When it comes to our professional development, choosing a suitable career path is only one part of the equation. Another factor that is just as important is deciding the type of business we want to work for.
Unless you decide to go down the self-employment route, you will need to consider your future employer in terms of their brand reputation, career opportunities and the benefits you can expect as their employee.
Many of these aspects are directly linked to the size of an organisation; small businesses operate very differently than large companies.
Here, we outline the advantages and disadvantages of working for both a small and a big company so that you can make a truly informed decision.
The pros of working for a large company
Defining what constitutes a large business can be tricky as this can vary from one industry to another. For instance, the US government’s Small Business Administration considers any business in the mining industry with under 500 employees, to be small. On the other hand, a company selling computer programming services is deemed to be large if its annual receipts exceed $21 million.
While there’s some room for discussion here, in most cases, researching the company’s size, annual turnover and brand will give you a good indication of whether they fall into this category or not.
Without further ado, here are the pros of working at a large company.
1. You have financial security
While a small business might depend on investment rounds to keep the payroll going, large companies usually have enough cash flow to weather changes in market conditions or a temporary drop in sales.
Large companies tend to be more profitable and have a well-established reputation and partnerships that sustain their financial future.
Larger businesses also have the means and resources to attract bright talent, which allows them to stay competitive. This means that choosing to work for a large company usually means better pay as well.
2. You get more perks and benefits
More profit also means better perks and benefits for employees. For instance, did you know that Goldman Sachs covers the cost of gender reassignment surgery for its trans employees? Or that Deloitte offers six-month sabbaticals with 40% pay?
These, and many other benefits, make large companies a desirable employer for anyone who expects more than just a good salary.
3. There are well-defined processes
If you thrive when everything is organised and well-defined, then you’re destined to work for a large business. Big companies have been around for a while, so they’ve had plenty of opportunities to test what works for their business.
They’ve been able to define their best practices and everyday processes so that employees know their tasks and responsibilities.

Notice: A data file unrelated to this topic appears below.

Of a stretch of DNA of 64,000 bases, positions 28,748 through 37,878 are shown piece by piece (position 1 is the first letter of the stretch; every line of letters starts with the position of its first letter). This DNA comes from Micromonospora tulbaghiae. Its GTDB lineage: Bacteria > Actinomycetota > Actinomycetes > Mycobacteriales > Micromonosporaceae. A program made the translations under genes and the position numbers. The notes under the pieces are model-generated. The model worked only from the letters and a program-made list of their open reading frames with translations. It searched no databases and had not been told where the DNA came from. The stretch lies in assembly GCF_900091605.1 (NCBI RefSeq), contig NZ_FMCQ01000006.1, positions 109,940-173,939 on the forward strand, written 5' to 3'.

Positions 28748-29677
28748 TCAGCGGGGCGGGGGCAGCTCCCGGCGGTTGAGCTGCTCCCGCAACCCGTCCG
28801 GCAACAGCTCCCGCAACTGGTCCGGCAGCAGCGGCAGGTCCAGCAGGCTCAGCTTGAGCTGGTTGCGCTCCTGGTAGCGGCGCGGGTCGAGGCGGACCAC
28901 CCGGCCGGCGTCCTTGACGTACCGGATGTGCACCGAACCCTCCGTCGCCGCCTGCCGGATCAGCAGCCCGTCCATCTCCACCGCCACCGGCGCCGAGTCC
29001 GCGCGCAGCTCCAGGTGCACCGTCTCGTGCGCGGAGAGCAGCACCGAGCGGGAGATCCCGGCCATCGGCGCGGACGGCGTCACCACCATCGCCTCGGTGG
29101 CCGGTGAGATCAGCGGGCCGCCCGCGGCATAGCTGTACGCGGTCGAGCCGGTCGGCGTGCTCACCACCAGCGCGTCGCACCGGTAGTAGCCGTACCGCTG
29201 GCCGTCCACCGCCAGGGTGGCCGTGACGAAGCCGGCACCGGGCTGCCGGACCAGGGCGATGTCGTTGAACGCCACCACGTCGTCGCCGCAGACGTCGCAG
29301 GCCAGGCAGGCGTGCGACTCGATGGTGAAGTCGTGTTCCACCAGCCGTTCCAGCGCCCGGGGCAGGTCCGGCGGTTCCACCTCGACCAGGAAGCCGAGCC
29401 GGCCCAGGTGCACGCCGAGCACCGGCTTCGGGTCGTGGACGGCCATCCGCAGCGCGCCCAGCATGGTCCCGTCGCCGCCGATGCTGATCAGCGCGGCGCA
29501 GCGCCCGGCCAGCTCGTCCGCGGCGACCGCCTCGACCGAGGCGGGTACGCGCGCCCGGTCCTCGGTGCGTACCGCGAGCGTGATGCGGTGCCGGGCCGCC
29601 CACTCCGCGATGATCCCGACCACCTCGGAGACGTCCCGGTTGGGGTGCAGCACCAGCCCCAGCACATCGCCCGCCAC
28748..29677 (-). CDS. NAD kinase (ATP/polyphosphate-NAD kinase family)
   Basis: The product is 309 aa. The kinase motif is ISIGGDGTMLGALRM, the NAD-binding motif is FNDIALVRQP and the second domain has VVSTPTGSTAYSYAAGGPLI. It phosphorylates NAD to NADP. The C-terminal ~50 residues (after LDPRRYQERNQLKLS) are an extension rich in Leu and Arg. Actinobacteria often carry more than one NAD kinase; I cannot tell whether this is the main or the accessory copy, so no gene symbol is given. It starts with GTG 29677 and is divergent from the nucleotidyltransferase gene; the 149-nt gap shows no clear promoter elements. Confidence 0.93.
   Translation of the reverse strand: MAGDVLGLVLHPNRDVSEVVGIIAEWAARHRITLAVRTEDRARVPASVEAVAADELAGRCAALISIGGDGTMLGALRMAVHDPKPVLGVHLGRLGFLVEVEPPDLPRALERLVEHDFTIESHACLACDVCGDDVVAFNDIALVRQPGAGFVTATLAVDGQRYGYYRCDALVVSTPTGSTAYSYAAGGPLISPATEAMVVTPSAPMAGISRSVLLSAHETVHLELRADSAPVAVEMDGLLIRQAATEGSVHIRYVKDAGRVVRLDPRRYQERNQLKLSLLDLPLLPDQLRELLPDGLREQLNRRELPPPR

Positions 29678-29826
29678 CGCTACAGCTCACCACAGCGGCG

4. You will have a better status
Just like graduating from Oxbridge can be a symbol of academic prestige, working for the likes of Google, Amazon or PwC can serve as proof to future employers that you’re an employee of the highest calibre.
Getting into a large organisation is incredibly competitive, so beating the competition and landing a job can speak volumes about your credentials, skillset and unique talents as an employee.
5. There are more career development opportunities
Similarly to the other perks, most big businesses have a dedicated budget for internal training and the professional development of their employees. Unlike small firms where most of the learning happens on the job, large businesses have whole departments dedicated to creating and delivering formalised, high-quality training.
Also, big employers offer more networking opportunities. You’d have a chance to collaborate with many talented people who would eventually either start their own business or move on to a new one, giving you an invaluable pool of connections that can help you further your career in the long-term.
The cons of working for a large company
Despite all these fantastic perks, not everything is rosy when working for a large firm. There are also serious drawbacks which you need to consider before you make your final decision.
1. There’s more bureaucracy
This is the other side of the coin when we discuss ‘well-defined processes’. Large businesses must be organised and have well-documented operations if they’re to be successful. However, this can sometimes be detrimental to its employees.
Getting anything done in a large organisation can take more time as you might need three or four people to sign off on a decision before it’s approved. Likewise, simple things like changing your work laptop can initiate a lengthy process of paperwork and inter-departmental back-and-forth.